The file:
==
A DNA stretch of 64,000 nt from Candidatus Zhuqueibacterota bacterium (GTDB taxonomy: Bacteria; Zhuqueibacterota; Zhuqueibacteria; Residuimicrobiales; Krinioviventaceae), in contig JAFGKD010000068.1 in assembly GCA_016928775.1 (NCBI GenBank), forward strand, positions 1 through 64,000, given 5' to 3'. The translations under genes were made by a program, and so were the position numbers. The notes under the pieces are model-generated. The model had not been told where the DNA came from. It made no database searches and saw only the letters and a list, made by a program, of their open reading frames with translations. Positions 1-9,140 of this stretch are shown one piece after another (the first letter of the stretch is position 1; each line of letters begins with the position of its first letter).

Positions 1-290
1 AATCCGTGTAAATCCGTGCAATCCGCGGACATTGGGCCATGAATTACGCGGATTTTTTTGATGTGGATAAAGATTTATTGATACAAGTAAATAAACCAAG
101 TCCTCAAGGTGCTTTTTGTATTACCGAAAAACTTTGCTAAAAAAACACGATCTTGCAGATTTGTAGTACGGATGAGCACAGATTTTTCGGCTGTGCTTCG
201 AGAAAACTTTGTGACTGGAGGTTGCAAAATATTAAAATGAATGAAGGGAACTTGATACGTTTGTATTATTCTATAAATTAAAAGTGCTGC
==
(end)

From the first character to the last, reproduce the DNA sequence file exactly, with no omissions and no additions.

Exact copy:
A DNA stretch of 64,000 nt from Candidatus Zhuqueibacterota bacterium (GTDB taxonomy: Bacteria; Zhuqueibacterota; Zhuqueibacteria; Residuimicrobiales; Krinioviventaceae), in contig JAFGKD010000068.1 in assembly GCA_016928775.1 (NCBI GenBank), forward strand, positions 1 through 64,000, given 5' to 3'. The translations under genes were made by a program, and so were the position numbers. The notes under the pieces are model-generated. The model had not been told where the DNA came from. It made no database searches and saw only the letters and a list, made by a program, of their open reading frames with translations. Positions 1-9,140 of this stretch are shown one piece after another (the first letter of the stretch is position 1; each line of letters begins with the position of its first letter).

Positions 1-290
1 AATCCGTGTAAATCCGTGCAATCCGCGGACATTGGGCCATGAATTACGCGGATTTTTTTGATGTGGATAAAGATTTATTGATACAAGTAAATAAACCAAG
101 TCCTCAAGGTGCTTTTTGTATTACCGAAAAACTTTGCTAAAAAAACACGATCTTGCAGATTTGTAGTACGGATGAGCACAGATTTTTCGGCTGTGCTTCG
201 AGAAAACTTTGTGACTGGAGGTTGCAAAATATTAAAATGAATGAAGGGAACTTGATACGTTTGTATTATTCTATAAATTAAAAGTGCTGC